When Doolittle came back to Stockton as a pitcher in 2012, we had a long talk about that team and about how everyone in that rotation was so talented. We had Fautino De Los Santos, Brett Anderson, Trevor Cahill, Graham Godfrey and Henry Rodriguez. You had so many guys who were just unbelievable in the rotation on that team. And then you had Doolittle, who was the best hitter on that team. Everybody talks about Sean Doolittle being this great pitcher now, but I remember him as being the best pure hitter on that team. Selfishly, one time I hope he finds himself in a situation where he has to swing the bat because I want to see what he has left. He was so talented. Then, of course, Chris Carter was hitting behind him. It was a great year.

To have a manager like Darren Bush bring all of that talent out of everybody and to bring the team together, it just came together perfectly, even though we didn’t keep a lot of those guys for the whole season. So many memories. I’ll never forget it.

OC: You were with Stockton when Josh Donaldson first joined the organization [midway through the 2008 season]. You always talked about how unique his personality is. Has it surprised you at all to see what kind of success he has been able to have as a third baseman in the major leagues?

ZB: It hasn’t surprised me at all. Josh is always confident in his ability. He never doubted himself and he always came through in big moments for that 2008 team. I’ll never forget meeting him for the first time in the Days Inn in Bakersfield after he had just been traded from the Cubs. He was part of that team [in Peoria] when they had that pitcher [Julio Castillo] throw a baseball into the stands and get arrested for it. He had just come from that team, so I remember we had a long conversation about that.

He seemed unfazed by the trade and happy to be with the A’s. Josh went on to do big things for us that year, especially in the playoffs. He had some huge hits for us in the series against San Jose in some big spots. That’s when I thought to myself ‘this guy is pretty legit.’ I think he was hitting fifth in that line-up behind Carter. He always had the confidence and the ability to come through in those big moments.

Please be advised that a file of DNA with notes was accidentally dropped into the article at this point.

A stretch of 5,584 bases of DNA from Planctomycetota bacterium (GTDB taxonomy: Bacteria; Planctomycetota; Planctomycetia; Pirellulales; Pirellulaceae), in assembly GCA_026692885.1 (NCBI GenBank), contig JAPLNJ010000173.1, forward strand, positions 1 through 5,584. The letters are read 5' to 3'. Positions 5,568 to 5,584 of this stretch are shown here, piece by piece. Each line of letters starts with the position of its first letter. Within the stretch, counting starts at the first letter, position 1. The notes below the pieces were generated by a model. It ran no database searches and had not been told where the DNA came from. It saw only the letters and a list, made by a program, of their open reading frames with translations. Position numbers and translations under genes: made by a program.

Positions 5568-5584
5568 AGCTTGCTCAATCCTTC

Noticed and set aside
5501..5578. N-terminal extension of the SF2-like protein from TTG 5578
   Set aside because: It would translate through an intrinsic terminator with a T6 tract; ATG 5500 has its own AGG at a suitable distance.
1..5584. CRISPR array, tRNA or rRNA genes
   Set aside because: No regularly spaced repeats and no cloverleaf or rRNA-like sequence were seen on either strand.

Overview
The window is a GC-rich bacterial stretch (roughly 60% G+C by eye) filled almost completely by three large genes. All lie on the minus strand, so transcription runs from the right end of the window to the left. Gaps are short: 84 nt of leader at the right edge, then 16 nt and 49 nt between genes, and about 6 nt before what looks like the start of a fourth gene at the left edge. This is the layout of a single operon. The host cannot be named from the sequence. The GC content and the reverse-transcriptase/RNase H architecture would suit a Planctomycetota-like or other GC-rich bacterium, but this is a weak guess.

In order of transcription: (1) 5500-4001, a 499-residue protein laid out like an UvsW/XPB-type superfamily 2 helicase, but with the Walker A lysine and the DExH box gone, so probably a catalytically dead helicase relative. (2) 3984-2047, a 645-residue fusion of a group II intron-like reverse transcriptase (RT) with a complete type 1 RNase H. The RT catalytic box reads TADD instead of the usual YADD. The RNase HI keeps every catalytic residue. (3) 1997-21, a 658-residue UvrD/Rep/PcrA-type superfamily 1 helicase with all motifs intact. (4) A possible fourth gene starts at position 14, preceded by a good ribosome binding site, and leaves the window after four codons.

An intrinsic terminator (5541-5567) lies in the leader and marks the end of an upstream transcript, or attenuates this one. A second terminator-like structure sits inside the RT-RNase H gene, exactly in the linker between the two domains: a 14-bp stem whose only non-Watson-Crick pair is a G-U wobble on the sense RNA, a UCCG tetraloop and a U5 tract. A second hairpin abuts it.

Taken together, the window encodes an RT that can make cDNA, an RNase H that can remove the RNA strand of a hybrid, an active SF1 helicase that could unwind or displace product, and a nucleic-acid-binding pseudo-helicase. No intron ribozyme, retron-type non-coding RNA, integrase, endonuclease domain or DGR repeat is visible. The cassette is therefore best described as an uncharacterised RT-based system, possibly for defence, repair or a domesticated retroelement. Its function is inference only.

To see him have this success in the big leagues, even though it was delayed maybe a year or two from what they had projected, doesn’t surprise me.

OC: Former A’s prospect Adrian Cardenas just wrote a piece in The New Yorker about his decision to leave baseball relatively early in his career. He came through Stockton quickly in 2008 [15 games]. The next year you had Grant Desme, who had a monster year with Stockton before retiring that following off-season. Does it surprise you when you see guys with that kind of talent leave the game early, or do you get a feel for why a player would leave the game seeing what these guys go through day-in and day-out?

ZB: It surprised me, especially about Grant because he was far-and-away our best player the second-half of the 2009 season. To know what the future had in store for him and that he was going to be given every opportunity to succeed and that he was probably going to make a lot of money, to see him walk away was a shock. You don’t see that everyday.

I remember waking up and it was one of the headlines on ESPN.com. Right away, I texted Aaron Nieckula, who was our manager in 2009, and said, ‘can you believe this?’ He sent me a message back that said, ‘good for him. It’s tough to believe but good for him for following his heart.’ You can never blame someone for doing that. You can’t walk a mile in someone else’s shoes. If their heart is telling them that they have to do something else, they have to do it.